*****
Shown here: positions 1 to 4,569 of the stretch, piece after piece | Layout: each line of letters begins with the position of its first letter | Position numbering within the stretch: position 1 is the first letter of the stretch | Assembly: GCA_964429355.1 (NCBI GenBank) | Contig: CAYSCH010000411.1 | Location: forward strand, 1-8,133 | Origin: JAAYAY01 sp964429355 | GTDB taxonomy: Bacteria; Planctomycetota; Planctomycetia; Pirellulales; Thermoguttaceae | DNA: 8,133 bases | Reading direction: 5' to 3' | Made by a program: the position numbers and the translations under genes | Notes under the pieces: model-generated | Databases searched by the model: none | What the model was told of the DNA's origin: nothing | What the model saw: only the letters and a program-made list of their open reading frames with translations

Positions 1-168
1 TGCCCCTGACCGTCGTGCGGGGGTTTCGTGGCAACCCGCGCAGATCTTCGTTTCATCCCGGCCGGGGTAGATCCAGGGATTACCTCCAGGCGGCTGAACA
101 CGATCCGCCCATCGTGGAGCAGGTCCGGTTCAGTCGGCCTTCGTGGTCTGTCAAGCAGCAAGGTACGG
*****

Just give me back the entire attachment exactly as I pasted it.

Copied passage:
Shown here: positions 1 to 4,569 of the stretch, piece after piece | Layout: each line of letters begins with the position of its first letter | Position numbering within the stretch: position 1 is the first letter of the stretch | Assembly: GCA_964429355.1 (NCBI GenBank) | Contig: CAYSCH010000411.1 | Location: forward strand, 1-8,133 | Origin: JAAYAY01 sp964429355 | GTDB taxonomy: Bacteria; Planctomycetota; Planctomycetia; Pirellulales; Thermoguttaceae | DNA: 8,133 bases | Reading direction: 5' to 3' | Made by a program: the position numbers and the translations under genes | Notes under the pieces: model-generated | Databases searched by the model: none | What the model was told of the DNA's origin: nothing | What the model saw: only the letters and a program-made list of their open reading frames with translations

Positions 1-168
1 TGCCCCTGACCGTCGTGCGGGGGTTTCGTGGCAACCCGCGCAGATCTTCGTTTCATCCCGGCCGGGGTAGATCCAGGGATTACCTCCAGGCGGCTGAACA
101 CGATCCGCCCATCGTGGAGCAGGTCCGGTTCAGTCGGCCTTCGTGGTCTGTCAAGCAGCAAGGTACGG